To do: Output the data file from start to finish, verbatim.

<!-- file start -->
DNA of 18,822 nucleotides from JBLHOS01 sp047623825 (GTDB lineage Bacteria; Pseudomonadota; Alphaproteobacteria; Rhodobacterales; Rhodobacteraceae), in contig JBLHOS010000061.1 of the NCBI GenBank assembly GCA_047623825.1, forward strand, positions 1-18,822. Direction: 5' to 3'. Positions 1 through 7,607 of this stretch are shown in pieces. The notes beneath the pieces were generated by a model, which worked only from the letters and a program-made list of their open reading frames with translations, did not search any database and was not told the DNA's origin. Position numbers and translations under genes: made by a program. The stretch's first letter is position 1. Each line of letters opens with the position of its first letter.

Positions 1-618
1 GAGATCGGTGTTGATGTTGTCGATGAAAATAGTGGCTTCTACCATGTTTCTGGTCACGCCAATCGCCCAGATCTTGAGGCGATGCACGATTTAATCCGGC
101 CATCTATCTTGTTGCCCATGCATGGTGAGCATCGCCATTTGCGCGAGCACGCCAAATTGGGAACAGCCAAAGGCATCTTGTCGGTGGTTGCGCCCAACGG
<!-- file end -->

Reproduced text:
DNA of 18,822 nucleotides from JBLHOS01 sp047623825 (GTDB lineage Bacteria; Pseudomonadota; Alphaproteobacteria; Rhodobacterales; Rhodobacteraceae), in contig JBLHOS010000061.1 of the NCBI GenBank assembly GCA_047623825.1, forward strand, positions 1-18,822. Direction: 5' to 3'. Positions 1 through 7,607 of this stretch are shown in pieces. The notes beneath the pieces were generated by a model, which worked only from the letters and a program-made list of their open reading frames with translations, did not search any database and was not told the DNA's origin. Position numbers and translations under genes: made by a program. The stretch's first letter is position 1. Each line of letters opens with the position of its first letter.

Positions 1-618
1 GAGATCGGTGTTGATGTTGTCGATGAAAATAGTGGCTTCTACCATGTTTCTGGTCACGCCAATCGCCCAGATCTTGAGGCGATGCACGATTTAATCCGGC
101 CATCTATCTTGTTGCCCATGCATGGTGAGCATCGCCATTTGCGCGAGCACGCCAAATTGGGAACAGCCAAAGGCATCTTGTCGGTGGTTGCGCCCAACGG